Forklift safety takes center stage

July 11, 2022 By    

The Industrial Truck Association’s (ITA) annual National Forklift Safety Day highlights critical forklift safety topics.

Forklift safety begins with trained employees who understand their job functions. (Photo: kali9/E+/Getty Images)

Forklift safety begins with trained employees who understand their job functions. (Photo: kali9/E+/Getty Images)

The educational program this year focused, in part, on the ongoing challenges of hiring, training and retaining warehouse and manufacturing labor. High rates of employee turnover, uncertainty associated with the COVID-19 pandemic and supply chain bottlenecks have all impacted facility safety, according to the ITA.

In observance of this year’s event, held June 14, the Propane Education & Research Council (PERC) hosted a webinar that addressed employee and customer training, regulatory compliance and equipment standards. Panelists included Mike Gioffre of American Cylinder Exchange and Jim Rushing of Energy Distribution Partners (EDP).

Employee training

Forklift safety begins with well-trained employees, according to Gioffre.

American Cylinder Exchange’s training program involves classroom or online learning and practical application, including an examination of a cylinder cutout showing the dip tube, valves and inner workings, and a drive-along with a fully trained employee.

The company also provides ongoing education and training for employees, such as skills assessments and monthly safety meetings, to ensure safe practices continue to be followed after initial training.

Whether they are drivers, dock workers or customer service representatives, employees are well trained when they understand all steps of their job functions and the “why” behind each of those steps, says Rushing.

“Why do we wear the gloves? Why do we wear face protection? Why do we have to check the date on every cylinder? Those are all important things [to do], and bad things can happen if you don’t, so we want to make sure [employees] understand that,” says Rushing.

Employers must also set clear standards by demonstrating key skills and reinforcing them over time: “You can’t cut corners. If you cut corners, [employees] are more apt to cut corners,” says Rushing.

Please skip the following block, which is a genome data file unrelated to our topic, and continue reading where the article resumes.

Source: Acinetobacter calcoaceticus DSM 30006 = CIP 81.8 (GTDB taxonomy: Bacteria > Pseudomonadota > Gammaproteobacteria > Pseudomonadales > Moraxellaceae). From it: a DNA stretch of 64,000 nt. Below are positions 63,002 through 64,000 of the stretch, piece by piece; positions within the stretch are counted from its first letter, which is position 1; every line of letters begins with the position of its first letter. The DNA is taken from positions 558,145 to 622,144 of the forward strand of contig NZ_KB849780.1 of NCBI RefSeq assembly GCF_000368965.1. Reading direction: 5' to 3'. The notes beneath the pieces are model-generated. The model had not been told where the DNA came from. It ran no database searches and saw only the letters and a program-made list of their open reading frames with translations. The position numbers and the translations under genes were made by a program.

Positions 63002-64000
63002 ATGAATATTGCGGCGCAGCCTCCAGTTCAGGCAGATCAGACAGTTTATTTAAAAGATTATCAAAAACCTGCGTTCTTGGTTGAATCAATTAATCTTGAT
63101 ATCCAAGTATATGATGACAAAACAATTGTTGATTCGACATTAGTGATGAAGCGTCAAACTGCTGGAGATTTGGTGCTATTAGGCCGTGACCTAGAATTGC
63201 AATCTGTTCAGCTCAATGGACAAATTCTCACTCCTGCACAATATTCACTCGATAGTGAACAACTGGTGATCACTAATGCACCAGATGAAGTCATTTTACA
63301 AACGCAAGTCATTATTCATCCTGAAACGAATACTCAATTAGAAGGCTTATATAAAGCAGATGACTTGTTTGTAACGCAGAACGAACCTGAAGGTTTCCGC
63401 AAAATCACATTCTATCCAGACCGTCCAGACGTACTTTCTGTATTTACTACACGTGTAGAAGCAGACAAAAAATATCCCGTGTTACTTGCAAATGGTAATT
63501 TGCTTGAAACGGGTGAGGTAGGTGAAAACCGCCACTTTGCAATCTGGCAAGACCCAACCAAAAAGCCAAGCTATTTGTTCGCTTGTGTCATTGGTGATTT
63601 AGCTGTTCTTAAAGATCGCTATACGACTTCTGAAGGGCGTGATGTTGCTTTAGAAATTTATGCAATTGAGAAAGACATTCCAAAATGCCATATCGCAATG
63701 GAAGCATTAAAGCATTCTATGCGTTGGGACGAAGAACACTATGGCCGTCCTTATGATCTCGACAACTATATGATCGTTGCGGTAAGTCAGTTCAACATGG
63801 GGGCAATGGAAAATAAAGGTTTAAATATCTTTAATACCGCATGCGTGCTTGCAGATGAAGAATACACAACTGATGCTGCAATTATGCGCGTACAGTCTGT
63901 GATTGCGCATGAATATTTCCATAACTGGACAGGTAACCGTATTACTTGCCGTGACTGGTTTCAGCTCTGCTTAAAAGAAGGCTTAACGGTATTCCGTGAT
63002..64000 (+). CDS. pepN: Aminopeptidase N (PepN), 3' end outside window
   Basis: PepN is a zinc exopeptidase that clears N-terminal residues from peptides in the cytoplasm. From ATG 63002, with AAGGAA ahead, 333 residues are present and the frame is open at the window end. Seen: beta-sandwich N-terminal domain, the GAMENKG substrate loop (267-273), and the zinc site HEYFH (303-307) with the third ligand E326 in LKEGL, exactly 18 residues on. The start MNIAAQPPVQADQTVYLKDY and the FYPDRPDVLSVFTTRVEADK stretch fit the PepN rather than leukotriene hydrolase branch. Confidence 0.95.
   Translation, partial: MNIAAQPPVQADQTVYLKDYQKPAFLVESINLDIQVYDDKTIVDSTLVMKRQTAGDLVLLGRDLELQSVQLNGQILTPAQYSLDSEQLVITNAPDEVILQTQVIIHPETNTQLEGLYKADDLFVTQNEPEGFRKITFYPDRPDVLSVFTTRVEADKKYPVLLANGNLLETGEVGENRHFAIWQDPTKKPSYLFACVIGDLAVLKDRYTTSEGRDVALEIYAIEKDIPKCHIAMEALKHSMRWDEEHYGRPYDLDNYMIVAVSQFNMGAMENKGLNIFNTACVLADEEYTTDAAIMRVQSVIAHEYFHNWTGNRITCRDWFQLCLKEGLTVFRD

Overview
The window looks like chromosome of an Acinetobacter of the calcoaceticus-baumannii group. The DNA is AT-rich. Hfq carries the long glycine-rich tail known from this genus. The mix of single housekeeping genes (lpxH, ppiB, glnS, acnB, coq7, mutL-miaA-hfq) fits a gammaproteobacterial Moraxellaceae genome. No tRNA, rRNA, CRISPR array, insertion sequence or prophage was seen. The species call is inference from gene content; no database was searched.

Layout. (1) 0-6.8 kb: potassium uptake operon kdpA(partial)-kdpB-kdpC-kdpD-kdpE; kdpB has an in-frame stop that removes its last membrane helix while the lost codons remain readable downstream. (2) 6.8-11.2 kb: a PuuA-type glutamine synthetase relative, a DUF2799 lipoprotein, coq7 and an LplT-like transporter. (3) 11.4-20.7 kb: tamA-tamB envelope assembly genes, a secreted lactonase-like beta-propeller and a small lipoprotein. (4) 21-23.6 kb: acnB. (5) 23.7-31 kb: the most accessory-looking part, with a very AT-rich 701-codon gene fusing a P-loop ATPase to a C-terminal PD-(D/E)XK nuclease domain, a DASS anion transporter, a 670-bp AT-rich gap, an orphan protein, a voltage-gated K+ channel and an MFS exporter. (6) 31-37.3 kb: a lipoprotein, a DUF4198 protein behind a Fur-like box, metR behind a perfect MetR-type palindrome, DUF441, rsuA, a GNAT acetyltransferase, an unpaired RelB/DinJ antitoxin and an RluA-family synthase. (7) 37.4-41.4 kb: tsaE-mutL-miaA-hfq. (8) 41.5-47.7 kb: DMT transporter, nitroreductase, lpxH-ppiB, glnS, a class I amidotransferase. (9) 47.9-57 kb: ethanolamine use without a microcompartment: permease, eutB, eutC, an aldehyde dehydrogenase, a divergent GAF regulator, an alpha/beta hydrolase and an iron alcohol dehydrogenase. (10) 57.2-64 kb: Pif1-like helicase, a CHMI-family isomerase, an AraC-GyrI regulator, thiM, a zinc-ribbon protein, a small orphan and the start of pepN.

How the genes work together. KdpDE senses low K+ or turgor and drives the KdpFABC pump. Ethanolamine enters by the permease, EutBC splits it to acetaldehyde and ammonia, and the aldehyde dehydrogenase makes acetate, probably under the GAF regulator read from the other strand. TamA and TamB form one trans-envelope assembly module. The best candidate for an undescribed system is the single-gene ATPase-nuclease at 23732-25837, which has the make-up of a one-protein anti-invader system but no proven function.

Along the way, be sure to document all education, training and skills assessments to protect the company in the event of an accident.

“If you don’t document, it’s not done,” says Rushing.

Customer training

Training doesn’t stop with a propane operation’s employees. American Cylinder Exchange and EDP both offer training services for their forklift customers.

When American Cylinder Exchange onboards a forklift customer, it provides:

  • On-site training.
  • Safety booklet with key concepts and contact information.
  • Video that demonstrates proper installation of a cylinder on a forklift truck.
  • Visual inspection of the grounds to suggest safety measures such as crash posts for vehicular traffic, placement of cylinder rack, configuration of cylinders within the rack, and safety decals and signage.

Rushing suggests that the high standards applied to employees – explaining the “why,” reinforcing key skills and documenting training activity – should also be applied to customers.

This includes refresher training as needed, particularly if the company has an influx of new employees. It can be beneficial to train a trainer, such as a manager, at the customer location who can then train new employees, adds Rushing.

Customer communication

Effective communication about safety can support the business relationship a propane provider establishes with a forklift customer.

“When you pick up a customer, you’re partnering with that customer,” says Rushing. “You want that customer to know that you care about their business and the safety of their business and employees.”

That could mean providing additional resources to assist the customer in following best safety practices. In Rushing’s experience, those resources often include:

  • Safety data sheets.
  • Personal protection equipment like gloves and eye protection, within reason.
  • Copies of training documentation for each employee trained.
  • Duty to warn upon signing a new customer and annually thereafter.
  • PERC brochures and resources like a scratch and sniff for detecting propane odor.

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